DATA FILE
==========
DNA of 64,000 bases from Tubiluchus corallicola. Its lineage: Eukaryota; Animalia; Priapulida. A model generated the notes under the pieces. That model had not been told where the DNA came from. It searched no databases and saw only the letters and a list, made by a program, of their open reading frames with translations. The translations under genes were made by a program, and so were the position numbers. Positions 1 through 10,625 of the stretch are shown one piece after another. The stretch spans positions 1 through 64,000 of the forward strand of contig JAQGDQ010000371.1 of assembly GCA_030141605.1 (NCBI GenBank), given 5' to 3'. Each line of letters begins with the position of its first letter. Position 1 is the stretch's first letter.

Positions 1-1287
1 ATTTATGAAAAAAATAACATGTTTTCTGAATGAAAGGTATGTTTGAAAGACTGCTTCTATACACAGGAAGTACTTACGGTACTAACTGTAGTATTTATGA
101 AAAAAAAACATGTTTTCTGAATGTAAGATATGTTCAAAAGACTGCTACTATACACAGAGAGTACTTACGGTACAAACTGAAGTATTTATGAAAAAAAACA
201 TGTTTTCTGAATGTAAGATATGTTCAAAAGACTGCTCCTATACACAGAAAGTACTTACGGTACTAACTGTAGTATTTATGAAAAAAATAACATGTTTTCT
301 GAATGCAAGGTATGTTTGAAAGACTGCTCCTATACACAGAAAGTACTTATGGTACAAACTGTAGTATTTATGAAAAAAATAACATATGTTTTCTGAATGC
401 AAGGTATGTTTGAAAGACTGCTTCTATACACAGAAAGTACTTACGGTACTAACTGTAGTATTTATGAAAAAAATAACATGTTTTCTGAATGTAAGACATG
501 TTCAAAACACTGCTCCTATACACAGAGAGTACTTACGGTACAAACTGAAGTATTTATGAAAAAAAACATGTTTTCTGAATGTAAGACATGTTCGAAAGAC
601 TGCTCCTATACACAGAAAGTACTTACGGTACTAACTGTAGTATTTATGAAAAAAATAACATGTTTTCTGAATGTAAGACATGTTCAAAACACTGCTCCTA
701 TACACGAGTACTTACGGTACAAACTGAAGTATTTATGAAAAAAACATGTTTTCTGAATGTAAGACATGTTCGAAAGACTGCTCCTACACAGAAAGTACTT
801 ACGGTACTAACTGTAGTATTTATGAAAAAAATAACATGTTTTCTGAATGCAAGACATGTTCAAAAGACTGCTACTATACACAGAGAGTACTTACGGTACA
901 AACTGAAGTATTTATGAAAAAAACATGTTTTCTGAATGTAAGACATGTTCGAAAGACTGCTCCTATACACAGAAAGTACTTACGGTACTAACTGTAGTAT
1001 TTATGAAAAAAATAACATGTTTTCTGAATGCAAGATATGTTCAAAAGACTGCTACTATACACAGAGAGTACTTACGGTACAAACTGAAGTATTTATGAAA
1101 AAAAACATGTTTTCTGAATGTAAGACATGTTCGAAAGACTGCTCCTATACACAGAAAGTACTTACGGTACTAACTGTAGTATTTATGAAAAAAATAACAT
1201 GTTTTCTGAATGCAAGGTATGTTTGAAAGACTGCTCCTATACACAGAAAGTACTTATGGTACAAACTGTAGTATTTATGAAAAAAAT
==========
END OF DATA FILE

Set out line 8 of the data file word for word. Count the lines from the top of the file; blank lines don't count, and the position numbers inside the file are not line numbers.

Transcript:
501 TTCAAAACACTGCTCCTATACACAGAGAGTACTTACGGTACAAACTGAAGTATTTATGAAAAAAAACATGTTTTCTGAATGTAAGACATGTTCGAAAGAC